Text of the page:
The more the merrier

For the advocates of BI standardisation, the benefits are obvious: in a consolidating market, best-of-breed vendors with narrow product lines are most at risk; buyers also benefit by having just one BI contract to manage; and buying several products from a single vendor can increase the discount. And yet the prevailing consensus emerging from the first panel debate at Business Intelligence 07 suggests that users are not yet ready to consolidate BI purchasing.

For some it is a matter of familiarity and influence: “Whoever is in power in a certain part of the enterprise will buy the BI tools they are familiar with,” says Colin Clark, head of corporate business control for supermarket chain Somerfield.

Many BI users are already in the position where they have identified which tools meet their needs, says Gerry Brown, analyst at Bloor Research. In such cases, users are likely to resist attempts to force a single BI tool on them, he adds: “Users are pushing against standardisation.”

However, the idea of adopting BI tools from a single vendor has support in the upper echelons of the enterprise, says Noel Gorvett, group business systems manager at Pearson, where he has overseen BI standardisation at the publishing group . “The higher up the organisation you go, the push-back against standardisation is eliminated,” he says.

And that user-resistance may be perfectly understandable, says Royce Bell, CEO of Accenture’s information management practice. “The attitude of ‘one-tool-fits-all’ is wrong. The vendors’ tools might be brilliant at some things, but that doesn’t mean you have to use them for everything.”

The benefits of choosing best-of-breed products were outlined by Clark:“Small implementations of vertically targeted BI tools are preferable. I use a tool that only does fraud detection for fraud detection, and use [a desktop BI tool] for desktop BI. I wouldn’t want to give everything to people who don’t need it.”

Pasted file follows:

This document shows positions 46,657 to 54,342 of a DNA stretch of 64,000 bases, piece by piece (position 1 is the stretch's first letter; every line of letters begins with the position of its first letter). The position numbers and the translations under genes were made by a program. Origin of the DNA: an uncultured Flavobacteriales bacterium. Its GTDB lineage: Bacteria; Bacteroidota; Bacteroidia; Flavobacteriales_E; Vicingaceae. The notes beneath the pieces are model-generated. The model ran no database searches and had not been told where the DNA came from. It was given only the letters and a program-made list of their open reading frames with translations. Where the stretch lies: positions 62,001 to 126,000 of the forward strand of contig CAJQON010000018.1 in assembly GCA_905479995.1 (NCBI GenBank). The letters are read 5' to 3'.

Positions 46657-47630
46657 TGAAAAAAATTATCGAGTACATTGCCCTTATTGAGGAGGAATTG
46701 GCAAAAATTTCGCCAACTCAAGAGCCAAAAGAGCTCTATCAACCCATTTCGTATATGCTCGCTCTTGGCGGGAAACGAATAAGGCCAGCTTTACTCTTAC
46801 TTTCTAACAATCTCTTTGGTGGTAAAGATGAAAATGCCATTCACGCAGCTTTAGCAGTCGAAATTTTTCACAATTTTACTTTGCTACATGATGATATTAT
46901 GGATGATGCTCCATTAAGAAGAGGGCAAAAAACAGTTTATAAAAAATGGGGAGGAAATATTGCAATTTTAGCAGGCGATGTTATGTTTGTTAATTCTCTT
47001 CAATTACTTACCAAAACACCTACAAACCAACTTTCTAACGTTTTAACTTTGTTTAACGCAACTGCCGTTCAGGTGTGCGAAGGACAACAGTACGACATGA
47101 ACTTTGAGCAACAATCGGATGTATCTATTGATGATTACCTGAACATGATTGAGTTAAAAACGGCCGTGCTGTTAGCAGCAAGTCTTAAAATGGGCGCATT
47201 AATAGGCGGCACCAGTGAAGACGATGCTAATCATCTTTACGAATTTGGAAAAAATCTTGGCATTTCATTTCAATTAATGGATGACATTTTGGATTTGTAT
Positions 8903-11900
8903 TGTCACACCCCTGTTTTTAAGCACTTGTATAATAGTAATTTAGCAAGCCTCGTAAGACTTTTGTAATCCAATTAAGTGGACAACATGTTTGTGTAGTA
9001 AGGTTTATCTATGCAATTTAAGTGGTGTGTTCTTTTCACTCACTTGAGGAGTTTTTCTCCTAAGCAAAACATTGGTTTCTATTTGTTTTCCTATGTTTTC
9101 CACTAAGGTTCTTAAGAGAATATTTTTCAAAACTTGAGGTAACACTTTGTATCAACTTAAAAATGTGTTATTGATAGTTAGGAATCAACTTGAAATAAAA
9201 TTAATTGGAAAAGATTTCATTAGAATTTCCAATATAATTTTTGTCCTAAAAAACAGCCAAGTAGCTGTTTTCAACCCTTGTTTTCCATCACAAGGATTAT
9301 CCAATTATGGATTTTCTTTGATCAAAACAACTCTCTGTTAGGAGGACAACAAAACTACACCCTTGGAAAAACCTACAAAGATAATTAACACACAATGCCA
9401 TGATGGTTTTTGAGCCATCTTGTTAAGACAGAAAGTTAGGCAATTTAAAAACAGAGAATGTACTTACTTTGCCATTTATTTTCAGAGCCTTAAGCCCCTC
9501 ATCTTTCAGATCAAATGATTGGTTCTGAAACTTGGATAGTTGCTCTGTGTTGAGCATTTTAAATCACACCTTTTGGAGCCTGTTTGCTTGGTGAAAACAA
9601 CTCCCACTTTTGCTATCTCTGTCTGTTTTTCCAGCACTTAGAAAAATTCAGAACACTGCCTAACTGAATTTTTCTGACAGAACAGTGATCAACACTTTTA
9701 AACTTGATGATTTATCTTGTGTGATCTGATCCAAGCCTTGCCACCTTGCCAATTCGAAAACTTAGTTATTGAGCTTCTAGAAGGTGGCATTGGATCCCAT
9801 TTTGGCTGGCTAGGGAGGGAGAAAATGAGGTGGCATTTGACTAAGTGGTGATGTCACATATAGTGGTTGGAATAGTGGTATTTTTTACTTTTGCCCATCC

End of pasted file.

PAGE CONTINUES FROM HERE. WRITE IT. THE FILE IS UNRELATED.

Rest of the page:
However, Clark warned that users’ control over BI tools should be limited. He recounted an occasion when a business user managed to apply so many multi-layered analytical reporting tools to a stock item that he ended up valuing it at £12 million; in fact it was worth £30. “You can give users the tools they want, but there is no sense-checking when they come to analyse the information.”

Search for intelligence

With such entrenched support for the use of point solutions, the debate was noticeably cool on the convergence of BI with search and content management technology. The prevailing attitude was that vendors should stick to what they do best: “Do we really want [BI vendors], who are great at what they do, to get into text analytics?” pondered Bell.

In the case of search, users must be trained to use enterprise search tools, says Somerfield’s Clark. Unlike web search, enterprise search requires a degree of skill. Put garbage search terms in and you get garbage out, he insists.

However, consolidation with the BI industry appears to be a given, warns Bell. “Microsoft is going to come at the BI market this year,” he says. “Like with every market it enters, that will be great for the user and terrible for the vendors.”

So while users may hold out against BI standardisation today, Microsoft’s further penetration of the market will test their commitment to best-of-breed point solutions, says Bell.

Pete Swabey

Pete Swabey

Pete was Editor of Information Age and head of technology research for Vitesse Media plc from 2005 to 2013, before moving on to be Senior Editor and then Editorial Director at The Economist Intelligence...

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